Judean Antiquities 1-4/life of Josephus

By Stoutenburg, Dennis | Journal of Biblical Literature, Fall 2003 | Go to article overview

Judean Antiquities 1-4/life of Josephus


Stoutenburg, Dennis, Journal of Biblical Literature


Judean Antiquities 1-4, by Louis H. Feldman. Volume 3 of Flavius Josephus: Translation and Commentary, edited by Steve Mason. Leiden: Brill, 1999. Pp. xlv + 615. $151.00 (cloth). Life of Josephus, by Steve Mason. Volume 9 of Flavius Josephus: Translation and Commentary, edited by Steve Mason. Leiden: Brill, 2001. Pp. liv + 287 + maps. $44.95 (paper).

The present critical translation and commentary series not only revises preceding works by both authors (e.g., Feldman, Josephus and. Modern Scholarship [1937-1980] [de Gruyter, 1984]; Mason, "An Essay in Character: The Aim and Audience of Josephus's Vita, in Internationales josephus-Kolloquium Munster [ed. F. Siegert and J. Kalms; LIT, 1998], 31-77) dealing with Josephus's Judean Antiquities Books 1-4 and Life, but it also includes copious sources excluded from those studies, as well as emendations of observations made there and in subsequent examinations. The ever-increasing complexity of Josephus studies in the past two decades has led to a need for the kind of ordering and explanation to be found in this series. Beyond this, Mason's and Feldman's works have collected a massive amount of research that will undoubtedly elicit new studies in many fields related to Josephan literature.

Under Mason's general editorship, this series follows a format that is uncomplicated and therefore extremely user-friendly: abbreviations, series preface, introduction to the particular text, translation and commentary, bibliography, and indices. The indices in Feldman's volume impressively incorporate Ancient Texts (under the headings of Jewish Scriptures, Greek translations of the Bible [non-LXX], Apocrypha, Pseudepigrapha, Dead Sea Scrolls, New Testament, Christian Writers, Moslem Sources, Philo, Pseudo-Philo, Josephus, Other [Alleged] Greco-Jewish Writers, Rabbinic and Allied Literature, Mishnah, Tosefta, Babylonian Talmud, Minor Tractates, Jerusalem Talmud, Targumim, Midrashim and Other Rabbinic Works, Medieval Jewish Biblical Commentaries and Other Medieval and Modern Jewish Works, Samaritan Literature, Classical Greek Authors, Classical Latin Authors, Inscriptions, Papyri); Names and Subjects; Geographical Place-Names; Greek, Latin, Hebrew and Aramaic [Meanings of Hebrew and Aramaic Words], Arabic, and Coptic-Egyptian Words; and Modern Scholars. Life adds Appendix A: "Josephus' Galilee in Archaeological Perspective, by Mordechai Aviam and Peter Richardson (pp. 177-201), with thirty-seven annotated plates (pp. 202-10) and eight maps (Judea, Galilee, and Transjordan: Overview; Galilee and the Golan; Galilee and the Coast; judea and Samaria; Lake Region: Detail; Lake Region: Large Detail; Lower Galilee; Upper Galilee-two back-cover inserts); Appendix B: "Josephus' Itinerary in the Life," with reference to H. St. J. Thackeray and K. E. Niese (pp. 211-12); Appendix C: "Synopsis: Parallel Episodes in Josephus' Life and War," including both narrative and thematic parallels (pp. 213-22); Appendix D: "Hapax Legomena: Josephan Vocabulary Appearing Only in the Life" (pp. 223-24); Appendix E: "Photius, Bibliotheca, Codex 33" (p. 225).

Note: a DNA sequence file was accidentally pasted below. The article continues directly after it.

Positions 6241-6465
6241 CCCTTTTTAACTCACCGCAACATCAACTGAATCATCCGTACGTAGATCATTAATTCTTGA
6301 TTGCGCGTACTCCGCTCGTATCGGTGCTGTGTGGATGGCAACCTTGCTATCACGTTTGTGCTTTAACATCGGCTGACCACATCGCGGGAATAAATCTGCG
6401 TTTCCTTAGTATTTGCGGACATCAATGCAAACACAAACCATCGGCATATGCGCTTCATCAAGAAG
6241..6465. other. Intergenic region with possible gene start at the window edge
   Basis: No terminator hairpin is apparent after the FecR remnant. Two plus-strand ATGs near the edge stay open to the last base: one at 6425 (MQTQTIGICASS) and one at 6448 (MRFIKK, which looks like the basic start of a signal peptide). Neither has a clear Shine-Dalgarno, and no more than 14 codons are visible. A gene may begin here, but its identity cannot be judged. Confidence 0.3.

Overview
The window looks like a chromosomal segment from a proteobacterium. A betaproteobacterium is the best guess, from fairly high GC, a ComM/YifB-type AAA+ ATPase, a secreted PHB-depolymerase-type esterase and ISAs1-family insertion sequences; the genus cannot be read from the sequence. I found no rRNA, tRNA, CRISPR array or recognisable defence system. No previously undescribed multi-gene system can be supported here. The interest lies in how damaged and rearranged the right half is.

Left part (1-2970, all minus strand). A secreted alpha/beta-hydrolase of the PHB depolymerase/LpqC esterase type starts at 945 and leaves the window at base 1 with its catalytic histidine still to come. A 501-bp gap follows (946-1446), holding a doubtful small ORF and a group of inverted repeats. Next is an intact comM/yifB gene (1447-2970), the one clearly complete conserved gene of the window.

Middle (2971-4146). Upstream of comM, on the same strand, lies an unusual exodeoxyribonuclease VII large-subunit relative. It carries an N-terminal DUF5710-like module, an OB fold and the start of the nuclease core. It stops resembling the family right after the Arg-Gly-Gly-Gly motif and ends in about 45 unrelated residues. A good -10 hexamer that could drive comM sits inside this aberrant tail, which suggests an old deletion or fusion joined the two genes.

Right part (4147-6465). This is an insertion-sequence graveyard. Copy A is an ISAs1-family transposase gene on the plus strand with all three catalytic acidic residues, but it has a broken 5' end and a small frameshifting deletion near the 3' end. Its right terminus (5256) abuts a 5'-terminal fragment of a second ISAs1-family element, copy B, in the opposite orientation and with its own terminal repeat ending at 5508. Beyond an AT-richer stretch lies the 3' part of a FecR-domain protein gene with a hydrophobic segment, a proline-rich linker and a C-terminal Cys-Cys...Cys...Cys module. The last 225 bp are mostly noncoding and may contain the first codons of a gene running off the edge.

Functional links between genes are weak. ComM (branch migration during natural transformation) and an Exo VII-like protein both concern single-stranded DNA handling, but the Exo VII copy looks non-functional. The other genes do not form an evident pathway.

The present study differs from former analyses in two major respects. First, it presents a comprehensive literary-historical commentary on Antiquities 1-4 and Life, whereas in general the Loeb series serves primarily as a modern English translation with text-critical apparatus, while Whiston's work (1737) offers both uncritical and outdated commentary in antiquated language. Second, it provides a comprehensive and informed contextualization of Josephus within his own literary and historical contexts, arranged in logical and sequential manner, so that the reader may be able to see the state of the question for various facets of Josephan scholarship. Previous studies of Antiquities 1-4 and Life have treated the material thematically and selectively, with limited indication of the connection of other related works.

Both Mason and Feldman provide extensive, albeit selective, bibliographies, including some three hundred (313) to nearly six hundred (591) entries respectively. …

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